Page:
Day 1: I meet with the client and gather some specific details about the project. It turns out that the client needs 6 pages, not 5, but one of them is a contact form. I’ll be writing a little PHP. Client insists they have all the copy already written for all the pages, and they have photographs. After the meeting, an emergency for another client comes up and I have to deal with that. I can’t spend any more time today working on this project because I’m burned out.

Day 2: I build a mockup of the homepage in HTML with Bootstrap. I then develop a couple additional options. I put a PDF together and I show it to the client by sending an email. I get no reply.

Day 3: I follow up with the client. No reply.

Day 4: It’s Saturday.

Day 5: It’s Sunday.

Day 6: I call the client, since email isn’t working. The client replies that they like the first mockup idea I sent, and wants to proceed with that. I ask for content for the “About” page. They tell me they’ll have their office person send it over. I build out the pages in the template they chose using mocked up content. Productive day.

Day 7: I push the work up to a staging server so the client can play with it. I still don’t have content. I send the URL to the client. They play with it but tell me it doesn’t work on their machine. I test the site in multiple browsers and everything looks fine I head to the client site to see what the issue is with the site. The site comes up fine. They were confused because the text “Lorem Ipsum” was displayed on the page instead of the text they wanted. I ask again about the copy they were going to send over, and they hand me hand-written notes, saying their office person was out of town this week.

Day 8: I key in the content, because I’m nice. I push up the new site. They send me over some photos which I need to adjust to fit. This takes most of the day, but the site is eventually deployed. I get on the phone and walk them through the contact form. They have changes.

Day 9: I’m unable to work on the site much due to other obligations. But I do fix the contact form and ask them to test it.

Day 10: The site is complete, but I’m waiting on final approval from the client. The person in charge has taken a long weekend.

Day 11: It’s Saturday again. But the client does approve the work, with a couple of minor changes. I state that I can make those changes on Monday and I can make it live on Monday.

Day 12: Sunday again.

Day 13: I work through the changes and get on the phone with the client, who says things look great. I put the site live and they use Dwolla to send over a payment. Done.

Does that sound like a realistic scenario?

The problem I’ve found is that developers only think in terms of code. So when you ask “How long will it take to get something done” they immediately drop into “How long would it take to code up an untested first version of something based on what I’ve done before?” As developers, we have to remember that software is 20% code and 80% people. People need time to think about things, they need time to review, and they need time to recover from mistakes or bad choices. We have to factor in vacations, distractions, and many many other things.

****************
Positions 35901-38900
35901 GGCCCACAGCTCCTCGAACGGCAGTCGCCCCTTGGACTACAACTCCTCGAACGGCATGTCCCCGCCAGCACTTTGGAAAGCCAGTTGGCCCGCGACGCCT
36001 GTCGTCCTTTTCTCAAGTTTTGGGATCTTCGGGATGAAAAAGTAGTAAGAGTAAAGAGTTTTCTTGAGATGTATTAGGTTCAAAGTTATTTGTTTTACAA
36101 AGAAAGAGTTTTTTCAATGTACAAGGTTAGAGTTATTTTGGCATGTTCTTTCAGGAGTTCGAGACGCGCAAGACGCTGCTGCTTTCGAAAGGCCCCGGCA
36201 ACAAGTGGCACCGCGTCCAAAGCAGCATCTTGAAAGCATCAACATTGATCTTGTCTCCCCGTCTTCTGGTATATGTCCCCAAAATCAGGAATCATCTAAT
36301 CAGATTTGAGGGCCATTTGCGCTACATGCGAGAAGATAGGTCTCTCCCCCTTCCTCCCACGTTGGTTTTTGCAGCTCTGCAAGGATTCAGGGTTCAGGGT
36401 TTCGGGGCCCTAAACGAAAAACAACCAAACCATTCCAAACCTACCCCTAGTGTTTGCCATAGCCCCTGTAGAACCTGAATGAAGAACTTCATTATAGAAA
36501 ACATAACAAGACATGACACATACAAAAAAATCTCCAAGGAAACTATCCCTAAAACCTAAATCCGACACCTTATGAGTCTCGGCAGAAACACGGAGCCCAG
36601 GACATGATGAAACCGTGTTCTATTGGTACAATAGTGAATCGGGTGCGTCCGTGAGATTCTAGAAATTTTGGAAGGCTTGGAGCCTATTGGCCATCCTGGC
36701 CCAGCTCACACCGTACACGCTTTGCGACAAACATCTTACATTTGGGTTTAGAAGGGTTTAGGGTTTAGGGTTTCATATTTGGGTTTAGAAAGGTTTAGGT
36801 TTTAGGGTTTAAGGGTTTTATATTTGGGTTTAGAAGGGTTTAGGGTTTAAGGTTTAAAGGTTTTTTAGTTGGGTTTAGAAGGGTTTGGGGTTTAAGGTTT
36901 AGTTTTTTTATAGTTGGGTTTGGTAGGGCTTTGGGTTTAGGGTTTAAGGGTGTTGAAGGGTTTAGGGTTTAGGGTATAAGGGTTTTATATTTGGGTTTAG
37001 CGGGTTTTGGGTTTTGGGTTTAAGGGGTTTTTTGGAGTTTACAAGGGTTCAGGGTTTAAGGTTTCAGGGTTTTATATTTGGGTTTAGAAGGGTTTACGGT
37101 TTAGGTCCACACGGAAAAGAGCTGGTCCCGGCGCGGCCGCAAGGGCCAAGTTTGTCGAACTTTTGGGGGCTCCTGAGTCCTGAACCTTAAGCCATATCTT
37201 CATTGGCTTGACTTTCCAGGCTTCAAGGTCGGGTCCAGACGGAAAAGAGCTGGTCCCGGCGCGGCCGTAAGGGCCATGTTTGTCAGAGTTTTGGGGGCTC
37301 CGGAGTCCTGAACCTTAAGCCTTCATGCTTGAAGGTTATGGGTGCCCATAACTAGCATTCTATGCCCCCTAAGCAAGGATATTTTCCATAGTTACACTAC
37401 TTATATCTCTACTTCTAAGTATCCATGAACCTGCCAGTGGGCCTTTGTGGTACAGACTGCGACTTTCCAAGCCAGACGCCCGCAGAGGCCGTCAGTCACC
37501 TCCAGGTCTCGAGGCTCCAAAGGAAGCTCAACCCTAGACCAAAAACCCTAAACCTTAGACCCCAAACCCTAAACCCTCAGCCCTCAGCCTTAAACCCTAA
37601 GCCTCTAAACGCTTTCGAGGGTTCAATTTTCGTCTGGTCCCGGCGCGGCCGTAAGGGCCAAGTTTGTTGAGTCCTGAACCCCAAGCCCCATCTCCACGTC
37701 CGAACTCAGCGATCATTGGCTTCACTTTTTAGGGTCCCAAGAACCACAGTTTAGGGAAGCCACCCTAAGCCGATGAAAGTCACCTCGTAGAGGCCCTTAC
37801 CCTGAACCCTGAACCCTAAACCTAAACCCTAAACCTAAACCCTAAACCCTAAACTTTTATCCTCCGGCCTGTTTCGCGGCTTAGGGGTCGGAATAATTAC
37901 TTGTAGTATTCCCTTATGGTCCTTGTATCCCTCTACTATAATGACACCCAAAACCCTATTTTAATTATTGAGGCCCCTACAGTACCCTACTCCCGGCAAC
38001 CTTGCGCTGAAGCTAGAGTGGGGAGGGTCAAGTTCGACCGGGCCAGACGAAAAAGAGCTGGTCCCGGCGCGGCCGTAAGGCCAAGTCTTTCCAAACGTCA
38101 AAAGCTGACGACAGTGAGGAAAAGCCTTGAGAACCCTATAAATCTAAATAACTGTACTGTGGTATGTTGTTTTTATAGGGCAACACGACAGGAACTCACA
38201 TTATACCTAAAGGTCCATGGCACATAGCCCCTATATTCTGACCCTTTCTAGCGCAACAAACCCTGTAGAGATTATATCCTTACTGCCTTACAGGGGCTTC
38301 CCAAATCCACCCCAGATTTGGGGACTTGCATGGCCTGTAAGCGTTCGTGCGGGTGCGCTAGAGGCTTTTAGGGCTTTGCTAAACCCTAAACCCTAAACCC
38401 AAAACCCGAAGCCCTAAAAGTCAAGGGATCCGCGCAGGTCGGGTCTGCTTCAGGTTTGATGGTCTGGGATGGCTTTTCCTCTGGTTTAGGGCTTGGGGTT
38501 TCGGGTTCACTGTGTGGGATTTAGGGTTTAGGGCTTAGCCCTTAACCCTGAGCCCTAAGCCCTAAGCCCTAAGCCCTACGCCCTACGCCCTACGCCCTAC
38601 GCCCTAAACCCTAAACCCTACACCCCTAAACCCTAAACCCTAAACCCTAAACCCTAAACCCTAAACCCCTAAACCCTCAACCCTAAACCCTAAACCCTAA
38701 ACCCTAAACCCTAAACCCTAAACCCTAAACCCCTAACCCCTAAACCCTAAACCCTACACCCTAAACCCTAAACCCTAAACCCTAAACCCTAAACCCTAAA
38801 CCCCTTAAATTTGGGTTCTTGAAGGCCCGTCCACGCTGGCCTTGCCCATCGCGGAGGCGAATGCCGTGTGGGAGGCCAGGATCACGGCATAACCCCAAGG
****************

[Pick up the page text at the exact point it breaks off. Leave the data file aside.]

Developers love to be a hero with their estimations. I’ve done this. I’ve said “Oh yea that’ll be easy. I’ll just get that done in 10 minutes. And sure enough, two days later I’m still working on it.

Now, in the only-somewhat-fictional scenario I outlined, the client had all their ducks in a row. They paid on time. I didn’t have to work with the ISP to recover their web site password and login information. I didn’t have to deal with people who nitpicked every pixel of the design. All of those things factor in to how long it takes, and all of those have nothing to do with how fast you can write code.

You will have to provide time-based estimates to people who don’t understand software. Do right by them, and yourself, by doing whatever you can to be as honest as possible. Maybe my formula will help you make a more informed decision. Or maybe it can just be a joke between you and your team. Because when you’re talking about a project that would “only take six months” and you’re on year two.


Things every web developer should know

March 25, 2013 at 8:44 am in Tech, Work

I believe that web developer should have a command of a few simple things in order to tackle the random craziness that web development entails. This isn’t, by any means, a comprehensive list. It is opinionated, but also based on things I see other people I respect demonstrate in their daily work.


It’s everywhere and you can’t avoid it. You also can’t afford to continue the copy-and-paste approaches of the last 15 years. JavaScript is a major component of modern web applications, and no matter how good your C# or Ruby code is you need to know this language well. And it’s an… interesting language. Don’t let its syntax fool you; some things simply do not work as you’d expect. Learn it well, including proper patterns for creating objects, encapsulating code, and handling large numbers.